It has been only a little over one week since we received ashen crosses and heard those foreboding words, “You are dust and to dust you will return.” On the second Sunday of Lent, we heard Jesus predict his own passion and caution his disciples: “If any want to become my followers, let them deny themselves and take up their cross and follow me. For those who want to save their life will lose it, and those who lose their life for my sake, and for the sake of the gospel, will save it.”
Too often, we are disinclined to embrace a costly discipleship. People come to church to receive good news, not burdens and crosses. We all want to be uplifted by our worship—by the liturgy, the music, and certainly by the sermon. In all cases, Lent calls us to go deeper. We are urged to a rededicate our lives to Jesus and practice prayer, fasting, and almsgiving.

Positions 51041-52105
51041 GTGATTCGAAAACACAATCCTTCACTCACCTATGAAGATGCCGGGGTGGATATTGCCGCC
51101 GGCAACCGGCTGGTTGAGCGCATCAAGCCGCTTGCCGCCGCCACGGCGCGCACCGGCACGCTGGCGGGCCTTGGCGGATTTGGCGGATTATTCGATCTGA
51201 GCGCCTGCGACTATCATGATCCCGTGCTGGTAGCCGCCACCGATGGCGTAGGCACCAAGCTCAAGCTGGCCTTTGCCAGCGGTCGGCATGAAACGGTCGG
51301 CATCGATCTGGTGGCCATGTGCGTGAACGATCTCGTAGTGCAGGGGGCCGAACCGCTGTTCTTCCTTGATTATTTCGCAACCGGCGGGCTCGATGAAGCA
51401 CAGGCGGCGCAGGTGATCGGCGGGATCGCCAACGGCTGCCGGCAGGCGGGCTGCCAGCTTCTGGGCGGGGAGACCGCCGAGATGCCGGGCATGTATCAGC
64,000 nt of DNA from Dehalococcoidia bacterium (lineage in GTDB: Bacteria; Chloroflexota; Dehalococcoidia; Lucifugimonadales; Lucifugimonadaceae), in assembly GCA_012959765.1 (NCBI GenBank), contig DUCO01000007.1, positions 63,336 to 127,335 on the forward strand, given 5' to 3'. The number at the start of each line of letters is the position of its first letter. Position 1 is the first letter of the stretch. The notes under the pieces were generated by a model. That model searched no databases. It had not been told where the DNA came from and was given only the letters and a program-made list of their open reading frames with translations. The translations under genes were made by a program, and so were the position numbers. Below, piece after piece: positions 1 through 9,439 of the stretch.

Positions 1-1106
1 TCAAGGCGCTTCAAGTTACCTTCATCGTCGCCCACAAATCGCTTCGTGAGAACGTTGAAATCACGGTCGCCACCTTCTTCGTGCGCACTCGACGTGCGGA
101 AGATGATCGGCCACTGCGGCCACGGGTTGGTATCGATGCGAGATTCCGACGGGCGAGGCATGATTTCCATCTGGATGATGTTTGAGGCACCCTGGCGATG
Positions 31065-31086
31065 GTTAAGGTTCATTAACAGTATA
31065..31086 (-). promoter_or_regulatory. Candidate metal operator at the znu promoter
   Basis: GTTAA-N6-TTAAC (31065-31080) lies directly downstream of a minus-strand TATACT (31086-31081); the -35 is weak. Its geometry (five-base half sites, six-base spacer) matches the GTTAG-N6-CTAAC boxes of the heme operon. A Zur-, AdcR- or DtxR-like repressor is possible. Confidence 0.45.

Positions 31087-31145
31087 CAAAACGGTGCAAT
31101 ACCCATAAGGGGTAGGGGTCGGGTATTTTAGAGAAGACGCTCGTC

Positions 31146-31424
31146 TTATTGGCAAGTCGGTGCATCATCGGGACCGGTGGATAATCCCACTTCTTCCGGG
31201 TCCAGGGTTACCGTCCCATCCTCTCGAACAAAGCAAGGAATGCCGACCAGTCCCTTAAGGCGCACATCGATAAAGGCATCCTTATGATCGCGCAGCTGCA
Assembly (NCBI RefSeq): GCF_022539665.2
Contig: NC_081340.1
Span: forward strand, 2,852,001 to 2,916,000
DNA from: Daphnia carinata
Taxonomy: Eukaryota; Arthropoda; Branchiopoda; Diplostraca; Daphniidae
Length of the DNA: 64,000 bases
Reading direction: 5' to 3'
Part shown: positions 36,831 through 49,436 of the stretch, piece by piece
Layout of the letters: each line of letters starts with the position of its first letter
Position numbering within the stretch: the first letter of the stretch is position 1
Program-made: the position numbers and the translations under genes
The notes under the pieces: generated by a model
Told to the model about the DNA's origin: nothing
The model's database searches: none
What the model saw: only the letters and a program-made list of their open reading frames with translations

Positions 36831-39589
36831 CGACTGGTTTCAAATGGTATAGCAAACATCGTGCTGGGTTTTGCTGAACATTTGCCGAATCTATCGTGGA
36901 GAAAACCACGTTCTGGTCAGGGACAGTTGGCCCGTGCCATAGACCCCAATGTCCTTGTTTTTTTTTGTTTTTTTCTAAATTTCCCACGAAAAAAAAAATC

As I learn with horror that Coptic Christians are being beheaded in Libya and scores of Syrian Christians are being held hostage by ISIS, I am brought to my knees in prayer and convicted of practicing a non-demanding Christian following. I wonder how I would measure up. I honestly think I am pretty soft. I suspect that I am preoccupied with proverbial first world problems and preserving a privileged church.
And so, I ask myself how do I go deeper this Lent? What cross must I take up? How must I lose my life? I don’t know the answer. I don’t know if I have the courage. And so I ask, will you walk this way with me? Can we struggle together to embrace a more costly discipleship?
May Jesus accompany us and bless us on this way,
The Rt. Rev. James R. Mathes
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